You probably wouldn’t use a $15,000 amplifier to drive a $1500 speaker, but I did. In order to see how the Corona drove a different speaker, I connected my KEF Q700 speakers. This three-way cost $1500/pair when last produced, but represents an alternate load for the amp. I’m glad I tried it, as the KEFs have never sounded so good. I was particularly amazed at their bass performance. In the Ultralinear setting with the KT150 tubes, on Folia: Rodrigo Martinez 1490, bass extended quite deeply, with good pitch definition and surprising impact. I haven’t heard such bass from the KEFs before. Surprisingly, their treble performance was equally good; the opening cascabel whacks were extended and harmonically accurate, with just the right amount of impact.
“Miserere” had an agreeable soundstage, possibly a bit left-skewed. There was a slight high-frequency distortion (it’s a characteristic of the recording). The sound of the distant solo group was a lifelike blend of echo and direct sound, which produced realistic separation of the groups.
The “Snilla Patea’” fiddle was spot on, with a full, rich harmonic spread sounding whole and accurate. Choral dynamics were agile, ready to change levels at the drop of a hat.
My Audio Research LS28 linestage and VT80SE are somewhat similar to the Corona in that the VT80SE has a similar automatic bias circuit that allows it to use different output tubes. I’ve tried KT88s in addition to the stock KT150s. It’s only rated at 75Wpc, however, with tube life anticipated at 3000 hours. The 6H30 tube is used as the driver tube. A meter in the rear of the amplifier tells you how much time is on the output tubes. The LS28 linestage uses only 6H30 tubes in a hybrid circuit. Unlike the Rogers amp, the LS28 has many controls, including a channel-balance adjustment, phase-reversal switch, and even a display of hours used on the tubes (a 4000 hour lifespan anticipated). Prices for the VT80SE and LS28 are $9500 and $8500, respectively. Of course, an interconnect is required to connect the two components, and that can be as expensive as you like. I use Van den Hul’s balanced The Mountain interconnects in my system, priced at $1454 for a meter length. So that makes $19,454 for the Audio Research/Van den Hul system, a bit more than the Corona. The Audio Research requires two shelves, and is larger than the Corona amp. So there’s a space cost as well as a monetary one.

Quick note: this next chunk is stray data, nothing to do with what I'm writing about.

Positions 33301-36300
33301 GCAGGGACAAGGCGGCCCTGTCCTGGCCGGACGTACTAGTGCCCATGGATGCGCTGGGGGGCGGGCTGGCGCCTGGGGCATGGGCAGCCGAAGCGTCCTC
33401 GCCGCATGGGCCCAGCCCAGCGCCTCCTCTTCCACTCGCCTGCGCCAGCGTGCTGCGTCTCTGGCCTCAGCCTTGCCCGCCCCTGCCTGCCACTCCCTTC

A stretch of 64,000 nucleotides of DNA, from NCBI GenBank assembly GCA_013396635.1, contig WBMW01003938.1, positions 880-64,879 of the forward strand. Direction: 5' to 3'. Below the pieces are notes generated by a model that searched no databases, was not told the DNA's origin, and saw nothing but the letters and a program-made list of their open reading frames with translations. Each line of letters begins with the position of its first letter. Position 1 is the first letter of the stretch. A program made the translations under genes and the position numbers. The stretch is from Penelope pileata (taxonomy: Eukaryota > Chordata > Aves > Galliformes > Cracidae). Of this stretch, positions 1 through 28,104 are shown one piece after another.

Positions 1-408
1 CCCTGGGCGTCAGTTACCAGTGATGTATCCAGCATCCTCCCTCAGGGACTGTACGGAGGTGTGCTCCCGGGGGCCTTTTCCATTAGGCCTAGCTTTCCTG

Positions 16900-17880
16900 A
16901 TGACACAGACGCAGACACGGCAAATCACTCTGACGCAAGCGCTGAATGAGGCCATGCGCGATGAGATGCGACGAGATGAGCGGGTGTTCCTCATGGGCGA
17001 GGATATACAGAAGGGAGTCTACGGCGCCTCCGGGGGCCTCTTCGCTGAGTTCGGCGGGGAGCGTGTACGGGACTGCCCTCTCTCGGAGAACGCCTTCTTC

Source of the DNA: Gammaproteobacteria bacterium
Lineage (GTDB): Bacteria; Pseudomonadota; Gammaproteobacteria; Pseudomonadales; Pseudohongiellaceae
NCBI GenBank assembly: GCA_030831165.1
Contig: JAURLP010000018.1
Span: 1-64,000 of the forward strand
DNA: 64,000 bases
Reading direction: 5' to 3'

The Audio Research LS28 has a normal metal remote which operates smoothly and quickly. All the controls on the linestage are on the remote. Tubes were KT150s, the stock tubes offered with the VT80SE. The amp has no remote.
On Folia: Rodrigo Martinez 1490, cascabels were located in the expected position in the soundstage, a bit to the right of where they appeared with the Corona. Bass was deep and pitch accurate, but less punchy than with the Corona. The viola da gamba tone appeared spot on. Dynamics were forceful, but the Corona’s were even more so.
On “Miserere,” the solo tenor had a bit of the left skewing the Corona had exhibited, but the soundstage was more evenly spread between the speakers. The distant solo group sounded more deeply immersed in reverberant mush, obscuring some of the words. The Corona caught the echo and words pretty close to ideally. Finally, there was some overlaid shatter distortion, which I hadn’t noticed before.
Finally, “Snilla Patea” sounded as realistic as I’ve heard it. The fiddle harmonics were perfect, the chorus sounded like very well-trained vocalists singing together, capable of startling dynamic shifts. Wow!
So does the Corona represent a good value for its high price? Unfortunately, I had no similarly-priced integrated amp for comparison, but the Corona was quite close in performance to the slightly more expensive Audio Research amp and preamp, which are highly regarded, so I think its value must be excellent. And it has some technical features, like the very useful remote control, that surpass the Audio Research duo.
Let’s review the positive and negative factors for the Rogers KWM-88 Corona integrated amplifier. Appearance—outstanding. The red chassis adds a touch of class. Technology—very advanced. Uses cell phone or tablet app for remote, and an automatic bias circuit to manage tube settings. Sound—very high quality. Best bass I’ve heard from a tube amplifier, fantastic dynamics, very good harmonic accuracy. Size and weight—heavy but manageable. (Sooner or later this will be important to you.) Ease of operation—extremely easy to operate. Controls are a piece of cake; the remote app running on a cell phone makes remote operation easier than ever and informative. Someday all remotes will work this way, but the Corona had it first. Build-quality—dreadnought construction. Warranty—best in the industry. In sum, the Corona is expensive but worth it.
Specs & Pricing
Power output: Ultralinear 100W RMS, triode 80W RMS
Tube complement: 2x 6SJ7, 2x 6SN7, 4x KT88 or KT150
Frequency response: ±0.1dB from 20Hz to 20kHz
Input/output impedances: Four unbalanced, 100k ohms/2 ohms to 32 ohms
Weight: 60 lbs.
Dimensions: 17" x 14" x 11.5"
ROGERS HIGH FIDELITY
10 Holden Street
North Adams, MA 01247
Speakers: Affirm Audio Lumination speakers
Amplifiers: Audio Research VT80SE stereo amplifier
Preamplifier: Audio Research LS28 linestage Digital sources”Dell Latitude E6330 laptop computer running 64-bit Windows 10 Professional and Roon music server software version 1.6; PS Audio DirectStream DAC
Interconnects: Van den Hul The Mountain balanced interconnects, High Fidelity Cables CT-1 Ultimate interconnects
Speaker cables: Van den Hul The Cloud speaker cables
Power cords: Purist Audio Design Venustas power cords, Blue Marble Audio Blue Lightning power cords, Clarity Cables Vortex power cords, Audience powerChord e, Au24 SE LP powerChord power cord
Digital cables: Paul Pang TZ YUN Red II USB Cable, Audience Au24 SE USB cable
Power conditioners: Shunyata Denali, Audience aR6-T